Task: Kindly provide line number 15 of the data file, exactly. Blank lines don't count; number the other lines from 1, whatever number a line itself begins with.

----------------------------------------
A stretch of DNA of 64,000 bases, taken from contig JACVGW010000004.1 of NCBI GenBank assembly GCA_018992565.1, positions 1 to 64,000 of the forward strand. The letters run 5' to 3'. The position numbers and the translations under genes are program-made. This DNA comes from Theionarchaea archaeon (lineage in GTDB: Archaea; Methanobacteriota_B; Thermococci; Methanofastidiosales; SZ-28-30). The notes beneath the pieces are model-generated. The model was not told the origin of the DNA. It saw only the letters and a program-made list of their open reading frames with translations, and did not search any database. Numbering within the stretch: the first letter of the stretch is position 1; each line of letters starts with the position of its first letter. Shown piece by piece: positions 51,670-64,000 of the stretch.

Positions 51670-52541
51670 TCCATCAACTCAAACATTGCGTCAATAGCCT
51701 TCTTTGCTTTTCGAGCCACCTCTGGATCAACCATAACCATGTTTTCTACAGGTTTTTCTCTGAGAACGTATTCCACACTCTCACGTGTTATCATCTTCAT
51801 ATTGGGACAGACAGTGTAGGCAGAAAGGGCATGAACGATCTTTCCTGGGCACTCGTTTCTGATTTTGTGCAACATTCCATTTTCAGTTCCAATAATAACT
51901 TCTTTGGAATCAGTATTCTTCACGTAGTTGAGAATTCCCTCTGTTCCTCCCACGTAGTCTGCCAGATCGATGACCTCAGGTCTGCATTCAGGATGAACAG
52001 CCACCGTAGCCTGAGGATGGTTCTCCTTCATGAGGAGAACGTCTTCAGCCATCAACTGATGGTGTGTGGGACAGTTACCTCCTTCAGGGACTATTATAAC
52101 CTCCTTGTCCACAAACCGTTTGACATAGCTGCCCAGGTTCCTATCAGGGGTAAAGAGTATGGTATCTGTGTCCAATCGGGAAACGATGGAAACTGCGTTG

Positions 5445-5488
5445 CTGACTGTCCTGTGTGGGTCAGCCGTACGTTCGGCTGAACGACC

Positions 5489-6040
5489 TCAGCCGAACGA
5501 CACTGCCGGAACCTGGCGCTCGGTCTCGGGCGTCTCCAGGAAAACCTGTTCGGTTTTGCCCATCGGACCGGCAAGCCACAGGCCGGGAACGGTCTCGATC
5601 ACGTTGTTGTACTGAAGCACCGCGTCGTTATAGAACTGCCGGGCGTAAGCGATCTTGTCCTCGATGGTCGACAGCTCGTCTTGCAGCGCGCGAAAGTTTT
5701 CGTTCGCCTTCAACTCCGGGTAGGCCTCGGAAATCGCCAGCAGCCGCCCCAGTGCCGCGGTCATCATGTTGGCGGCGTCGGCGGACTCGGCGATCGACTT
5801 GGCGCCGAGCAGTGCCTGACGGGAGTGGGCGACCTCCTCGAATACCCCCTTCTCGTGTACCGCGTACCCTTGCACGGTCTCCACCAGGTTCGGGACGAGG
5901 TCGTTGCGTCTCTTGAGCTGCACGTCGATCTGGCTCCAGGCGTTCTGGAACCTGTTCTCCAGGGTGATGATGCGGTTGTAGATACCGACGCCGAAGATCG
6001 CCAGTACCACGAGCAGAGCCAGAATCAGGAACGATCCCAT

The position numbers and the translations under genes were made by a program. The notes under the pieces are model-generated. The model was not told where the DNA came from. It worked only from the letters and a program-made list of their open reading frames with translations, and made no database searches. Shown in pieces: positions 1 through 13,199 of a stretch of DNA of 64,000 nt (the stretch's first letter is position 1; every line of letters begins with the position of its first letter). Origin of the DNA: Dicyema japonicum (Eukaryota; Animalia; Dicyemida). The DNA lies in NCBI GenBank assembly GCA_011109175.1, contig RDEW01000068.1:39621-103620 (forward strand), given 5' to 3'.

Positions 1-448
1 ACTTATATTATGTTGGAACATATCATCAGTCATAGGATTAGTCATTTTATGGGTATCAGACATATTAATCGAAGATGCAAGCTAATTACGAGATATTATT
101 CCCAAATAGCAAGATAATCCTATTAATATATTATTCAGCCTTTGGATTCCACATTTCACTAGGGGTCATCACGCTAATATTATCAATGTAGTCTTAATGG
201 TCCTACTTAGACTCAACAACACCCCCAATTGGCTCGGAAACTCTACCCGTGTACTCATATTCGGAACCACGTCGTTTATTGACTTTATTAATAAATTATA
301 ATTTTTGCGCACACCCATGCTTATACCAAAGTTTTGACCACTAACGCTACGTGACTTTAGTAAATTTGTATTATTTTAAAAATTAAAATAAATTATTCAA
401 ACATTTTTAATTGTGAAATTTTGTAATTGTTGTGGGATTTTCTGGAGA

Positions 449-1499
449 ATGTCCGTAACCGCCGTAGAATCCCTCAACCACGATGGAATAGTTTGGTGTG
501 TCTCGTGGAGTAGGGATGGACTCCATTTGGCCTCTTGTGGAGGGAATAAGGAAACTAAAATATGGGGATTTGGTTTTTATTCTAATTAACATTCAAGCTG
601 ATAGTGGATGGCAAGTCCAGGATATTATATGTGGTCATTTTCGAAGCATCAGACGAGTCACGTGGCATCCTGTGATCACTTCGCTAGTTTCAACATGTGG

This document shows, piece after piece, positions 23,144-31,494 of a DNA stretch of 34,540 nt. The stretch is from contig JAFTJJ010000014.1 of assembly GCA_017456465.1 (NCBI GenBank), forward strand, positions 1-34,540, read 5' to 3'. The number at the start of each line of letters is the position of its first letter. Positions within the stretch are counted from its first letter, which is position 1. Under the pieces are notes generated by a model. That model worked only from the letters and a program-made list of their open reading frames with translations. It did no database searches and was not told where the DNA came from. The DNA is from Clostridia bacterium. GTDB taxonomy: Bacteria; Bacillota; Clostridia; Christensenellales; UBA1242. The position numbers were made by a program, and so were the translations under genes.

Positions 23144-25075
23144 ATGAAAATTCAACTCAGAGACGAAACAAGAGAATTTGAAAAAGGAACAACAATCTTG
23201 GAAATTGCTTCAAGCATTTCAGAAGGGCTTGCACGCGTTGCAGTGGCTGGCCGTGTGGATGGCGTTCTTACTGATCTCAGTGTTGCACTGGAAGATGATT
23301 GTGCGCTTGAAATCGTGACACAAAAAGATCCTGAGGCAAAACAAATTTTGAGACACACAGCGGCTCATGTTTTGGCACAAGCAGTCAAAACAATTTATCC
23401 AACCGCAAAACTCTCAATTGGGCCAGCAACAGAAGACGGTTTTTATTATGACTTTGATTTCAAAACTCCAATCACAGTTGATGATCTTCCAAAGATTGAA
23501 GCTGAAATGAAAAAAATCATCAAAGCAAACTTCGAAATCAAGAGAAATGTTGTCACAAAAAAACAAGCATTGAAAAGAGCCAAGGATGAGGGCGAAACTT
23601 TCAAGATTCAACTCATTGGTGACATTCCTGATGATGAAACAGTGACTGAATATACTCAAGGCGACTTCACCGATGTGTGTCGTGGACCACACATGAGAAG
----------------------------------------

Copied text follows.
5701 CGTTCGCCTTCAACTCCGGGTAGGCCTCGGAAATCGCCAGCAGCCGCCCCAGTGCCGCGGTCATCATGTTGGCGGCGTCGGCGGACTCGGCGATCGACTT